Is the desired behavior, at this moment in time, something that will shape easier with reward or without? Do you want the dog to do something or to NOT do something? If a NOT do something, what do you want the dog to do instead? If it’s a DO something, what stage of learning are you at: showing, teaching, reinforcing, or proofing? Are you aware of the difference between those stages of learning? Depending on the stage of learning or rehab, or end training goal, what precisely am I rewarding? Am I rewarding drive? Effort/try? Position? Execution? Steps towards execution? Polished execution? Execution under distraction? Polished execution under distraction? Focus? Changes in behavior — both to do or not to do something? How big of a change in behavior or how small? The exercise? Pieces of the exercise? Just showing up?? As a colleague once said to me, “What are you trying to teach in this moment?” All of these things (and many others) can be separate and distinct rewardable moments. What are you trying to teach IN THIS MOMENT IN TIME, not an hour from now, not tomorrow, but where is the dog at vis a vis your training objective right now. Do you need to break something into smaller pieces, link pieces together, start a new piece, review an old piece? What are you doing? What is your teaching plan. And since training is the ultimate life humbling exercise, how can you shift to reframe or refocus if training is not proceeding according to plan.
Do you want arousal levels up or down? Is this a rehab or train of an already over aroused, reactive or aggressive dog, or at the other end of the spectrum, a timid or fearful, who ironically will be equally dysfunctionally flooded with adrenalin. Rewards may need to be low key, touch or voice only, where pups or dogs are already overexcited or aroused. Many, even low to mid drive puppies and dogs, come into training anymore already addicted to their own adrenalin. Adding fuel to the fire does not give you a brain to train to. Or is this a competition dog that we are building, building, building focus and engagement for increasingly complex tasks, and longer durations of concentration. Again, at the other end of the spectrum is this a competition dog who is getting too aroused, and easily distracted and unfocused. How, when, what, and where we deliver reward may all need to be tweaked. Arousal is not in and of itself a bad thing, it depends on the context, and what the dog’s response to arousal is. If the response is snappy, nippy or reactive…not so great, and reward may need to be modulated or timing very carefully orchestrated to reward calm focus not the moments where the dog is losing its mind. If the response is buoyant, focused performance, well then mazeltov, reward is on point.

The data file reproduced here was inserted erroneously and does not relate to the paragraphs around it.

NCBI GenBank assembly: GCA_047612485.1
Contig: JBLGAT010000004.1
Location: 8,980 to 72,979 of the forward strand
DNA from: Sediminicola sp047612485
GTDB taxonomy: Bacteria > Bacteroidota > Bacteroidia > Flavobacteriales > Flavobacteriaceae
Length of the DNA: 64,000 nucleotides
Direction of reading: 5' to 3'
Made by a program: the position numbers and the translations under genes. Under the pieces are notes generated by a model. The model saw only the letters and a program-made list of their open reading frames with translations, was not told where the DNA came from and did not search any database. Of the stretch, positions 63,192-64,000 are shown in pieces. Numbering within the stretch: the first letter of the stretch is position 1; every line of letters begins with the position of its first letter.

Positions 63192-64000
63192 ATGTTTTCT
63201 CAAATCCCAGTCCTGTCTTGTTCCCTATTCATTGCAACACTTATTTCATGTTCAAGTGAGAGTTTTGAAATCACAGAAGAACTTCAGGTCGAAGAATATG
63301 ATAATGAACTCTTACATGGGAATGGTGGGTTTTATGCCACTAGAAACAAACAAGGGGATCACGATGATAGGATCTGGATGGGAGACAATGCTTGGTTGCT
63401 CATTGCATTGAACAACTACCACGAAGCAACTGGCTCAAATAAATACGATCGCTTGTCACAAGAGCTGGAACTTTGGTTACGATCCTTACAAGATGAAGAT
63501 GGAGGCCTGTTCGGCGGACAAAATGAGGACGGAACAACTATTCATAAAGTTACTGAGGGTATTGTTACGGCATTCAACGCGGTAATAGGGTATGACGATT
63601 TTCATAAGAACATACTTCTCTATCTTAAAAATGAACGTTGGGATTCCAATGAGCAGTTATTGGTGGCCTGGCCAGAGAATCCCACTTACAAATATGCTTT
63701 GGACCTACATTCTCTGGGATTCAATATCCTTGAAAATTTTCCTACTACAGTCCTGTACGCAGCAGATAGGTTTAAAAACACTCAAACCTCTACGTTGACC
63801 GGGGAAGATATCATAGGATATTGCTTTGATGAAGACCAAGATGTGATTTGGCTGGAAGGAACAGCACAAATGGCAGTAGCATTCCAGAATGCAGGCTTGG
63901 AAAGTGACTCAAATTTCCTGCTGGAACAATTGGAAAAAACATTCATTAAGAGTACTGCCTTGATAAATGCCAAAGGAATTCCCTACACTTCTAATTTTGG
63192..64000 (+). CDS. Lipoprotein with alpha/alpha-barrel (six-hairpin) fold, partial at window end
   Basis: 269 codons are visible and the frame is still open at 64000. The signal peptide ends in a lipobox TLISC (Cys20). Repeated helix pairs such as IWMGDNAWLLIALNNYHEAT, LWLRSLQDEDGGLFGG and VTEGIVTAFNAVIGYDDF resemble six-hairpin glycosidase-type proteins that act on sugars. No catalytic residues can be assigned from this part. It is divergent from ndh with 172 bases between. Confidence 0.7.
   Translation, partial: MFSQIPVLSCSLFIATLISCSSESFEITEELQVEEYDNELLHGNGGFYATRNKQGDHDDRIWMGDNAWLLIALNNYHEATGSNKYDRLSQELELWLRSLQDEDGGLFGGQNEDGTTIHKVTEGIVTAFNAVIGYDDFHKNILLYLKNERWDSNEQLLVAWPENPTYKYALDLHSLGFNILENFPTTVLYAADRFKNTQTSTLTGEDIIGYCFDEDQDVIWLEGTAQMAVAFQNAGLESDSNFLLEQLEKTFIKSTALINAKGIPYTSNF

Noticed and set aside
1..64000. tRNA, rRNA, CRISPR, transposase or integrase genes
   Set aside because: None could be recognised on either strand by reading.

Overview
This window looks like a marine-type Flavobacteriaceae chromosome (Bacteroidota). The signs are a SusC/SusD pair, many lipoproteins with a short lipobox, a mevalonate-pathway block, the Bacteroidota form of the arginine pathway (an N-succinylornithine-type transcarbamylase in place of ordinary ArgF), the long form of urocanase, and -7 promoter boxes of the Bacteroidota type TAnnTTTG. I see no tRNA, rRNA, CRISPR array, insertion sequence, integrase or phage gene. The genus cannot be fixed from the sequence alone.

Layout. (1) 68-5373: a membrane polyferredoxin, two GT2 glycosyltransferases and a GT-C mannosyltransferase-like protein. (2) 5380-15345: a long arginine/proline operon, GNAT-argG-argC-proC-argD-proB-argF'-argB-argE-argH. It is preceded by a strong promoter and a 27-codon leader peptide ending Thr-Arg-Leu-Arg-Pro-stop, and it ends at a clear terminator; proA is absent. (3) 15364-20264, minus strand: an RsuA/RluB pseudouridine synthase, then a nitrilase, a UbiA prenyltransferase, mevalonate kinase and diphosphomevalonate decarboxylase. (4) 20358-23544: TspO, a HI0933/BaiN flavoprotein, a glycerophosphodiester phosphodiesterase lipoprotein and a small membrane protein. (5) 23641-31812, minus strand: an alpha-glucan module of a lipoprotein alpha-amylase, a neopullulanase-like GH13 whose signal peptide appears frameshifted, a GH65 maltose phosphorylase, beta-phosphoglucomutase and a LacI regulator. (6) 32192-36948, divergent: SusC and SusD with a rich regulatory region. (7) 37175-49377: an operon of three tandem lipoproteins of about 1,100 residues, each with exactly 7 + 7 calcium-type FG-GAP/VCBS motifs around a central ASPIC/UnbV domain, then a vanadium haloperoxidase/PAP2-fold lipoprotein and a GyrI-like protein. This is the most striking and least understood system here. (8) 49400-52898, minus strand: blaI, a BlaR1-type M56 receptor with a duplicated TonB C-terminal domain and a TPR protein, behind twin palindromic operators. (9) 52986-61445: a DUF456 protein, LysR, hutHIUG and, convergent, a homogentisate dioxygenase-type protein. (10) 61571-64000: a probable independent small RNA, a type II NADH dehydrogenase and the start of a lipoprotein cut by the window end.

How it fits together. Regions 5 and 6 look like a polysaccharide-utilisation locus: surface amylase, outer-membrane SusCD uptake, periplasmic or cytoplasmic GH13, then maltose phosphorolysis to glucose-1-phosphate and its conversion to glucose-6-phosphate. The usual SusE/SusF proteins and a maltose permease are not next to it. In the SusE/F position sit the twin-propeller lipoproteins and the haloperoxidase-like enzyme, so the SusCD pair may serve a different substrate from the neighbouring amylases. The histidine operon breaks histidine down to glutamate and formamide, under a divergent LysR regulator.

The Participant — the Dog:
What does the dog you are working with bring to the equation? Reward is as individual as the dogs that come through our doors. I currently have three personal dogs. Rajah, the old boy shepherd, wants his reward as food, food, food, and delivered in a static (non-moving) fashion with quiet hands. The higher the food value, the happier he is. Steak would be his life goal, but chicken and cheese would not be amiss. That they do not appear on any regular basis, he considers my failing. Lily, the opinionated alpha elder Shiba, wants her reward food based but tossed away from her in active prey mode. Hard, crunchy food doesn’t work for her, soft and fast munch builds her drive. Whatever position/task we were training when I was competing with her, I had to find a way to deliver reward in an active fashion, so that meant choosing certain rewards that both met her nutritional needs, were soft, but could be thrown and wouldn’t fall apart, and it meant not training on dirt, which at a grassless dirt/clay/sand ranch was challenging. Carport were us. Kerrtu, my 2.5 yo shepherd, on the other hand outgrew food early on, and only wants an active reward — tug or ball, and loves it the absolute best, when we are doing so in a dynamic fashion in two senses of the word. She loves it best when the ball/stick/pinecone is thrown, but even better if we incorporate the throwing/reward while moving all across the ranch, not just hanging out in one place. She wants double dynamic reward, and thrives on that level of complexity. For her, we work out on the trail, in and out of formal commands and positional work. Both the other two would shut down at that level of dynamic reward. They do not have the drive to sustain work for that kind of reward.
Typically, with my pups in training, I am hand feeding a portion of their food, a core resource, as opposed to feeding a treat, something additional, as I want an extremely high level of low stress focus, and low gut impact. Using food, a core resource, gets me a higher level of focus, and nearly all pups within about 48 hours will click in to the food game which we will do in various contexts building positional memory: come to a hand target, touch, sit, down, place, and eye contact. With them, I am delivering the food in a quiet, fixed, cupped hand NOT in my fingertips because I want them taking food with their lips, not with their teeth, as 9/10 times anymore, I am also building bite inhibition with mouthy youngsters. Using the cup of my hand and holding that steady also simulates the rooting reflex, so we are accessing core reflexes as well, giving me an extra deep neurological bang for my training buck.